THE CRIMSON RIVERS
The Crimson Rivers is a French Se7en (1995). Well that is the comparison a number of kneejerk critics made, yet while Crimson Rivers does have an undeniable debt of gratitude in Se7ens direction, it has a good deal more originality than merely being a slavish copy. It sweeps an ambitious plot more a double plot that eventually dovetails together. Director Mathieu Kassovitz whips this around a number of exciting dramatic flourishes and scenes that have been staged for visual impact. There are a few points that are never satisfactorily resolved or explained by the end it is never clear, for instance, whether it was the university or the killer who did the desecration and school break-in. Why did they choose twenty years later to cover up the evidence? Or why for that matter did they use one victims Lada?
Mathieu Kassovitz directs with a great deal of style. The film is staged with a bold eye toward the landscape, with the camera sweeping away to show mountains hanging over the township and Kassovitz taking trips up to the mountain-top and even down into the interior of a glacier. There are some strong shock images of mutilated and crucified corpses. There are times when Kassovitz throws in stock action scenes a car chase and a particularly gratuitous martial arts sequence that seem contrived and unnecessary in trying to generate drama. There are however other set-pieces that are good and gripping a shootout with a hooded figure who has Jean Reno at gunpoint and a hair-raising climactic fight in the face of an oncoming avalanche.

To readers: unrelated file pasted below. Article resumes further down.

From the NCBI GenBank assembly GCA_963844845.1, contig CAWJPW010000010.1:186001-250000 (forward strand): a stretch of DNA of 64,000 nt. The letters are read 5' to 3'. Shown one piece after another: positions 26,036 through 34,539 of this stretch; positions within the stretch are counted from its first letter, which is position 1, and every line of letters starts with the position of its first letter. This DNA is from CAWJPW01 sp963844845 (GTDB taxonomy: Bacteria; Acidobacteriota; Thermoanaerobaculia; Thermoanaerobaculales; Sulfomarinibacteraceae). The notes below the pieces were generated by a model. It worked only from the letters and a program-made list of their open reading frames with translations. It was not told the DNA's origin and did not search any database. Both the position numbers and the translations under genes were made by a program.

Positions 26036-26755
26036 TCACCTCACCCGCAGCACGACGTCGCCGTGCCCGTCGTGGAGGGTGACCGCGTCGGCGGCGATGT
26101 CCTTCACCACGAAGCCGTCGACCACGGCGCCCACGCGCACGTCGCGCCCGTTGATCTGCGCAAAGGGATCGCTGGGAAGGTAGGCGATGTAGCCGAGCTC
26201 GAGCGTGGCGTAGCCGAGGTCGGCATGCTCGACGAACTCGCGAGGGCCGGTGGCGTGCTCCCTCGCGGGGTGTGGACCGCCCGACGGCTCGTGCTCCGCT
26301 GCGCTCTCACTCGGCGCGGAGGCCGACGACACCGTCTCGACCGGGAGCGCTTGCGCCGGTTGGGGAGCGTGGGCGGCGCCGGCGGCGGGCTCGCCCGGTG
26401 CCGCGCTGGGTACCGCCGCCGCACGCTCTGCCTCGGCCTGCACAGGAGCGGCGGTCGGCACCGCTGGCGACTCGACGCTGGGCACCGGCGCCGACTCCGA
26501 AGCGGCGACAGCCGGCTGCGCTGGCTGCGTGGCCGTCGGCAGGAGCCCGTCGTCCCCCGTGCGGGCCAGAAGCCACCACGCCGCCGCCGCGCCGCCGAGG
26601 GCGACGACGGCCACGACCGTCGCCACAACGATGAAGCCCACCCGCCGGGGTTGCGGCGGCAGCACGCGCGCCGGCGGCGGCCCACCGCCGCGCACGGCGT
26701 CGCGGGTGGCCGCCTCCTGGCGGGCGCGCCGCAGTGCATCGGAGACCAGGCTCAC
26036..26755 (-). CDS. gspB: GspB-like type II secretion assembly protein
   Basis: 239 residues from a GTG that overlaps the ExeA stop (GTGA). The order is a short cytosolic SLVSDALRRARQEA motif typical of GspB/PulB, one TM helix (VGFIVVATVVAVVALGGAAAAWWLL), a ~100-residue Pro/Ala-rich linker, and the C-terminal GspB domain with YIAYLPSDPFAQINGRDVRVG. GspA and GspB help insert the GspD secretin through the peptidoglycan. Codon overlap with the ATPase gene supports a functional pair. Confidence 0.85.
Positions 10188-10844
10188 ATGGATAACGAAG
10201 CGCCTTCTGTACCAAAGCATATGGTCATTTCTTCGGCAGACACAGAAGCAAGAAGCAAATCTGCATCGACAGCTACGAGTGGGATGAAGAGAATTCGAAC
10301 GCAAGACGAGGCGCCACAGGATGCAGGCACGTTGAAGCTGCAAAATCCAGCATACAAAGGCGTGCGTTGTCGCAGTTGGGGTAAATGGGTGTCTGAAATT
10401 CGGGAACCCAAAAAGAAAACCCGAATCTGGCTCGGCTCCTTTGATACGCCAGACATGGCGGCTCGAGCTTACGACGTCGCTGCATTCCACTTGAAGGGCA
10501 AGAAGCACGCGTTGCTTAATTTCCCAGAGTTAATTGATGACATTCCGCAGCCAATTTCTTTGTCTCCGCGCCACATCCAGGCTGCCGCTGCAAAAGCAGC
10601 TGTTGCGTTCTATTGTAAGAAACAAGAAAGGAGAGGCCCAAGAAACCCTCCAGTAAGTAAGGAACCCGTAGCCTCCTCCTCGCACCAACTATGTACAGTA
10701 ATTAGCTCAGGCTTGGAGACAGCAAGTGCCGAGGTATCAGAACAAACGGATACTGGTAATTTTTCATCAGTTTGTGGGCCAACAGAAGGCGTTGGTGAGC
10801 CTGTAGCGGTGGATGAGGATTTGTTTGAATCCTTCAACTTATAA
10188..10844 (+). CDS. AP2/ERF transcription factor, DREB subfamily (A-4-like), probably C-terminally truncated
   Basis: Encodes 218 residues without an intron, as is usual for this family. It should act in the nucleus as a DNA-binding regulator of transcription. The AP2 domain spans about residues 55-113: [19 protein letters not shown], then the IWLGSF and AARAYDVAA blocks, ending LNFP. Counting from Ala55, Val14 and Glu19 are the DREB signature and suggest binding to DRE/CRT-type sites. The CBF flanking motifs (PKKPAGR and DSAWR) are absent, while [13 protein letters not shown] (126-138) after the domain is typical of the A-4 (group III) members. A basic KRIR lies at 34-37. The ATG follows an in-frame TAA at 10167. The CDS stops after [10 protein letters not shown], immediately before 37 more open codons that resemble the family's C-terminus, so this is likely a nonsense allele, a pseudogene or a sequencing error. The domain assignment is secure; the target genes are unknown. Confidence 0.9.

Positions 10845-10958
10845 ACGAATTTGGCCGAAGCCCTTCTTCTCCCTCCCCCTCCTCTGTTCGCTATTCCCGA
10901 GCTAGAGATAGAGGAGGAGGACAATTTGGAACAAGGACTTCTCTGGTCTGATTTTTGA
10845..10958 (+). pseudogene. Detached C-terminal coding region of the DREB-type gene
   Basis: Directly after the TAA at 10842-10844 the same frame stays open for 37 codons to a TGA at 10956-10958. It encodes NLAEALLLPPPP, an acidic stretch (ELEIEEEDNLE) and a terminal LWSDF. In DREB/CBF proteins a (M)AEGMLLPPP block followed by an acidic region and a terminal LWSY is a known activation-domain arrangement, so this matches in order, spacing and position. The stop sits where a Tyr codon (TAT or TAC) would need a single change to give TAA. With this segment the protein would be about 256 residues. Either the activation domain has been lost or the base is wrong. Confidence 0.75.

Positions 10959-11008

Mathieu Kassovitz casts Jean Reno, who gives an always reliable performance of weatherbeaten charm. Indeed, The Crimson Rivers could give the impression that ruffled and unshaven might be a mandatory dress code for all French detectives. Vincent Cassel is cast as the secondary cop, a part where he contrasts handsome Hollywood looks with a volatile intensity. It is a performance where Cassel exudes a sharp charisma that overshadows if not even eclipses the presence of Jean Reno.
Crimson Rivers II: Angels of the Apocalypse (2003), was a disappointing sequel that featured a return performance from Jean Reno and was written by no less than Luc Besson.
Director Mathieu Kassovitz first gained attention with his second film La Haine (1995), concerning itself with violence in French minority neighbourhoods. He was next brought to Hollywood to helm the Halle Berry ghost story Gothika (2003) and went onto make the Cyberpunk film Babylon A.D. (2008) and the historical film Rebellion (2011).